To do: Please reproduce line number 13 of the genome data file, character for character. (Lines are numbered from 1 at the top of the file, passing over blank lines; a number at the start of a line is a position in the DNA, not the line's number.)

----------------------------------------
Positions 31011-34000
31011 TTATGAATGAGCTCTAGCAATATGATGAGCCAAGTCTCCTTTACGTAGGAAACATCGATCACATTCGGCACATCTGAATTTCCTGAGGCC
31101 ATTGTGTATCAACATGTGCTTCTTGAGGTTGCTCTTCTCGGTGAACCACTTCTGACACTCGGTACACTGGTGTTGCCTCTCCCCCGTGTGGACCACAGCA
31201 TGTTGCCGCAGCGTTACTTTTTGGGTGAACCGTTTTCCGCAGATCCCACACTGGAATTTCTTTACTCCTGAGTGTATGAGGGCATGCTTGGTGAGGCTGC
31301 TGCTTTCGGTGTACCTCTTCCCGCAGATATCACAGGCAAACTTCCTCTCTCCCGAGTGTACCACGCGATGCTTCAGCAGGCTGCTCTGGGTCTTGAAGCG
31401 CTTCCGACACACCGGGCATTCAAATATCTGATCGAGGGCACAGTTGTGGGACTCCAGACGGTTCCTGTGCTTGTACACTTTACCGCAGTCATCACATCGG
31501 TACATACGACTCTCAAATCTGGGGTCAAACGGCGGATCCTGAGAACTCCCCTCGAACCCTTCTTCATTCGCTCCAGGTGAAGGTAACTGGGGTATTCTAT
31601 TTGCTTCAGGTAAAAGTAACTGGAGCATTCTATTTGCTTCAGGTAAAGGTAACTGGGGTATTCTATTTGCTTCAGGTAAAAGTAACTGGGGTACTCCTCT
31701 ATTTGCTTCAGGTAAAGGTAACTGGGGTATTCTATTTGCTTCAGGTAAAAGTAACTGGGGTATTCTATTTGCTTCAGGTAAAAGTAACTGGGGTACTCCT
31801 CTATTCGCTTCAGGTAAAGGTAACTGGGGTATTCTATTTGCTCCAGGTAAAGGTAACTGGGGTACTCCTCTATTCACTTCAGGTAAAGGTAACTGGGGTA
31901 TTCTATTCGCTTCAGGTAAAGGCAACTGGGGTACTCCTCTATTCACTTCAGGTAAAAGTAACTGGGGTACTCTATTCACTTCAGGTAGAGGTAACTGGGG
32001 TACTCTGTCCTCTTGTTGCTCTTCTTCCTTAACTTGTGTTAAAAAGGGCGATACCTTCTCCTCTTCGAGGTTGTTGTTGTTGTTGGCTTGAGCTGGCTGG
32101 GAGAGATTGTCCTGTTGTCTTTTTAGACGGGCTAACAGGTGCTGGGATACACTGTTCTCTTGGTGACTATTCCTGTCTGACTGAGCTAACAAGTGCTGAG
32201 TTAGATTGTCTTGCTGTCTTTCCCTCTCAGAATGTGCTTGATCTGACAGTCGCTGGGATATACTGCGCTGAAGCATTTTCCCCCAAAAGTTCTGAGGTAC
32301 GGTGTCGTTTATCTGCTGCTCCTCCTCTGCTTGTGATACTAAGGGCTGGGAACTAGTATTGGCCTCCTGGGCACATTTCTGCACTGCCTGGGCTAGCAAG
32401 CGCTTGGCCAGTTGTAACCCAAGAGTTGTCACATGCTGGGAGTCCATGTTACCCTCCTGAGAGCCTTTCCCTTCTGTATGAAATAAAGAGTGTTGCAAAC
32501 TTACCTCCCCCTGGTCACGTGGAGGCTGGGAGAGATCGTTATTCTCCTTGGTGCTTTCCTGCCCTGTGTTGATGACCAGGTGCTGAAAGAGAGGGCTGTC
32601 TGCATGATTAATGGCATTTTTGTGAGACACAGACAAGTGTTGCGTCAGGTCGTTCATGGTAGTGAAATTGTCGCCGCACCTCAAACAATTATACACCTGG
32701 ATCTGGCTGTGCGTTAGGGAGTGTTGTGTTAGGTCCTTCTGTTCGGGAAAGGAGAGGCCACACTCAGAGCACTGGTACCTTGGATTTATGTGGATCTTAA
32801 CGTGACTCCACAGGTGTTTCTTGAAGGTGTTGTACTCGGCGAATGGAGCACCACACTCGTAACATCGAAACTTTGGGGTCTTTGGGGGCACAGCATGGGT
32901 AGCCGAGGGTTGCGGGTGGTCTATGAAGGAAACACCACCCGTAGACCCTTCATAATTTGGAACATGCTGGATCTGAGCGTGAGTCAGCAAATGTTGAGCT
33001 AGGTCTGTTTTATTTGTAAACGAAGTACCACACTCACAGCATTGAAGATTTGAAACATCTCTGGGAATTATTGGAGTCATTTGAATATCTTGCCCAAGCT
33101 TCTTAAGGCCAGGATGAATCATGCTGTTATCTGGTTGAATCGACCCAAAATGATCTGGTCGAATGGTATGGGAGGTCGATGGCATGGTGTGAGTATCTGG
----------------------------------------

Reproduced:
32101 GAGAGATTGTCCTGTTGTCTTTTTAGACGGGCTAACAGGTGCTGGGATACACTGTTCTCTTGGTGACTATTCCTGTCTGACTGAGCTAACAAGTGCTGAG